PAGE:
Become a WRV volunteer leader! Help manage projects, be a technical advisor, lead a crew, design restoration solutions, cook, manage tools, or help us with your first aid or photography skills.
Bring your skills with you or learn with us. WRV offers leadership and technical training, feedback and skill enhancement programs, and mentoring by experienced leaders. NO EXPERIENCE NECESSARY. The desire to be a leader is the only requirement.
The Project Leader ensures that all aspects of a project are taken care of prior to and during the project. The Project Leader works with the project leadership team, agency staff and WRV staff, but he or she is the single person with the comprehensive “big picture” view of the project. The Project Leader leads and facilitates a team of volunteer leaders to ensure project completion and an outstanding volunteer experience. A good Project Leader takes full advantage of the talents of the entire project team to see the work gets done. More info
The Technical Advisor is a bridge between WRV and the land management agency for the technical aspects of the project. The Technical Advisor works with the agency to create or clarify the project’s technical goals, creates a work plan, and communicates the technical needs to the crew leaders. More info
The Lead Cook is the designer and driver behind the camp setup, menu creation, meals, meal cleanup, and food-related support for volunteers on a project. The Lead Cook works with the project leadership and cook team members to create a healthy menu that fits the budget, number of helping hands, meat and vegetarian needs, and food safety requirements. More info
Tool managers are responsible for selecting, organizing, transporting, and managing tools and equipment for projects and returning them to WRV clean and organized. More info
Crew Leaders motivate, guide, and instruct volunteers in effective, safe and enjoyable ecological restoration projects. WRV provides the training for each Crew Leader to fulfill our mission to heal the land and build community. More info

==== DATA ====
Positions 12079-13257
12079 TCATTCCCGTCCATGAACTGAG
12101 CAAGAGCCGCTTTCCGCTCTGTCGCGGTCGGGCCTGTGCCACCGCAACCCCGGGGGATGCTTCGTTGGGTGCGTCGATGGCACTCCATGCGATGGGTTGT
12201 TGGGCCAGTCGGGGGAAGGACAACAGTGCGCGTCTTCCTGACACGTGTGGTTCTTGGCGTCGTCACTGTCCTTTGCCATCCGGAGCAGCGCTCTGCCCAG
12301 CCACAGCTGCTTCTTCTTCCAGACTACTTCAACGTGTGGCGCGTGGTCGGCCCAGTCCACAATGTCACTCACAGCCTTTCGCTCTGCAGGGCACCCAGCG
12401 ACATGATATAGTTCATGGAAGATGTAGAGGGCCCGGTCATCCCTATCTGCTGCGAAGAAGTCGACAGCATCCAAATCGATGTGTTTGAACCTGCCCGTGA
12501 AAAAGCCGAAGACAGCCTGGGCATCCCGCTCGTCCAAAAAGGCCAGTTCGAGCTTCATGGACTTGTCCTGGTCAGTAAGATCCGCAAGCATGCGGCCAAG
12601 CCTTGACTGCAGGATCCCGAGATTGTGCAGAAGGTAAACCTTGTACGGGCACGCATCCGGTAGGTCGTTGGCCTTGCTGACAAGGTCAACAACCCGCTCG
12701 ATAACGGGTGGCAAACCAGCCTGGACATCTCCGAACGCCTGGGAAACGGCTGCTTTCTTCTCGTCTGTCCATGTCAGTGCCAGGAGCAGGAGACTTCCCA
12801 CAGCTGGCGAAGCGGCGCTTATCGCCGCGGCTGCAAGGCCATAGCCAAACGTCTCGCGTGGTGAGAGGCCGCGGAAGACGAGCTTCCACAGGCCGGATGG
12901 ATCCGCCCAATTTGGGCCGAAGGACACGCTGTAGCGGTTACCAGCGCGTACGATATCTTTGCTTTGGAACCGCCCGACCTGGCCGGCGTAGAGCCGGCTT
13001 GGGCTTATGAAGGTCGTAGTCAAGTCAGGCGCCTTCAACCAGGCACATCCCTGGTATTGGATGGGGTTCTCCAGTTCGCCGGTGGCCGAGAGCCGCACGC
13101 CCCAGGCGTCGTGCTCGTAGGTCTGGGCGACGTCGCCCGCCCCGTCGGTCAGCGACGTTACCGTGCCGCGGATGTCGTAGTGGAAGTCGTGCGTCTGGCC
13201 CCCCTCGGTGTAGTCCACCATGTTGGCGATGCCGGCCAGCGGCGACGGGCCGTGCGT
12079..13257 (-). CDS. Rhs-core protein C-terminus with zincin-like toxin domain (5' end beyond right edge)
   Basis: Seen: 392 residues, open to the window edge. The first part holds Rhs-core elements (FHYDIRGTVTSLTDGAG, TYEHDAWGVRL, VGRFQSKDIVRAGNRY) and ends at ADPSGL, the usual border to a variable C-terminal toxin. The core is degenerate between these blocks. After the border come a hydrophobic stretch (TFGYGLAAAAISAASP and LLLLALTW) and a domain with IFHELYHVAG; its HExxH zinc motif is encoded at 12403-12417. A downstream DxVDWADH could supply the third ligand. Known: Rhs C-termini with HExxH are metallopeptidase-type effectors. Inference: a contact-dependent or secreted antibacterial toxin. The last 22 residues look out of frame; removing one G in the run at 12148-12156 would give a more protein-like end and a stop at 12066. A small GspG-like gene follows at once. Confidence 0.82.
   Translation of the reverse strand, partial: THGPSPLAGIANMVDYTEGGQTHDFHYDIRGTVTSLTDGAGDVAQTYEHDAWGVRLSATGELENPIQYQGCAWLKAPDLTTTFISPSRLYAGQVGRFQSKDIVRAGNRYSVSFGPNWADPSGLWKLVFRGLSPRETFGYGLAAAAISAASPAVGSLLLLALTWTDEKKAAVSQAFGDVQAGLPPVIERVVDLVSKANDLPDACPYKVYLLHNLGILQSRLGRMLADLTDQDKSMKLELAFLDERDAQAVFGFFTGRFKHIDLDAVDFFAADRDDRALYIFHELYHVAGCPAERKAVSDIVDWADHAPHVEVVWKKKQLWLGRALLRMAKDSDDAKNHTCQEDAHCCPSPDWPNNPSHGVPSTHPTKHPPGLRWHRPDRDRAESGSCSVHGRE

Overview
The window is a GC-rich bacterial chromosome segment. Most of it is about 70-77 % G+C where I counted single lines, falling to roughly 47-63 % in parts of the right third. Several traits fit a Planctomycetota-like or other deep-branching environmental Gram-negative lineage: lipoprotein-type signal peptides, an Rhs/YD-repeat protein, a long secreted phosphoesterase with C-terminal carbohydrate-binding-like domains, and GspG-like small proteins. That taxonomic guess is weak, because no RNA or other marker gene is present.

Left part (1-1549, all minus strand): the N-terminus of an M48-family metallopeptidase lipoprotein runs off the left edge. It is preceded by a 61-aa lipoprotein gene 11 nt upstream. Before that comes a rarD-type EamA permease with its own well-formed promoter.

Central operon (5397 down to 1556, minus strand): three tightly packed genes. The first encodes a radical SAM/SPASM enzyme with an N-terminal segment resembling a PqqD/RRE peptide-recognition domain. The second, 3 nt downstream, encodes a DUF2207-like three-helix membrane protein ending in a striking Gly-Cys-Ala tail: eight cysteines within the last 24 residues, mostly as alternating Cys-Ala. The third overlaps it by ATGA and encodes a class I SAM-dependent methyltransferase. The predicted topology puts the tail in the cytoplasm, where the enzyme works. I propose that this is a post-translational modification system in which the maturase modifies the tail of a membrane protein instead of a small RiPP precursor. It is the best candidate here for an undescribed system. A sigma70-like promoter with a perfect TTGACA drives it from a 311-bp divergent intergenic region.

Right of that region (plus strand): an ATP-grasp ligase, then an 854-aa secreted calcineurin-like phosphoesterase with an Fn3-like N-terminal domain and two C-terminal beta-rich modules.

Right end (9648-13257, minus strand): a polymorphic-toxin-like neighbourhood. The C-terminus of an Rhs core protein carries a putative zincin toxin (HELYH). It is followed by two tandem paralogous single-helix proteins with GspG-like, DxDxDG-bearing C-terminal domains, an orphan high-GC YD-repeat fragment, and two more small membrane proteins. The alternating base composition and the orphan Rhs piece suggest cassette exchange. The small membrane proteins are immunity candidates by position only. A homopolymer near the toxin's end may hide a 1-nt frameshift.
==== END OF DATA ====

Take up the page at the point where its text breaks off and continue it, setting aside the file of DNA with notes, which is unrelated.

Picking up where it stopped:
WRV often needs leadership assistants, most often assistant project leaders and assistant technical advisers. Assistant positions are a great way to try out a leadership role and learn by doing. Each leader and their assistant work out the division of effort for each project.
Our volunteers include those with certified training in first aid, first responders, EMTs, RNs, doctors, and others. WRV (or the land management agency) provides stocked medical kits, the risk assessment and emergency response plan, and radios for quick response in the event of an incident.
Photographers and videographers document the techniques employed, the progress of the work, and the joy and satisfaction of the volunteers. The photos are used by the WRV staff to document every project.
The project host greets volunteers at the check-in table and helps say thank you and goodbye to them at the end of the project. A project host might also be the trail host, educating the public about the volunteers’ work that day. The project leader selects the project host (if any) for a given project.
During a project, the agency contact is the primary point of contact with the sponsor agency. The Agency Contact is normally a staff person employed by the sponsoring agency. The Agency Contact communicates the desires of agency to the project team, negotiates the project scope, and coordinates the provision of agency services necessary for the implementation of the project. More info
The WRV Staff Liaison (WSL, pronounced “whistle”) is a staff position. On each project, the WSL supports the project leader and project team so they have a positive and successful volunteer experience that contributes to WRV’s organizational mission and goals.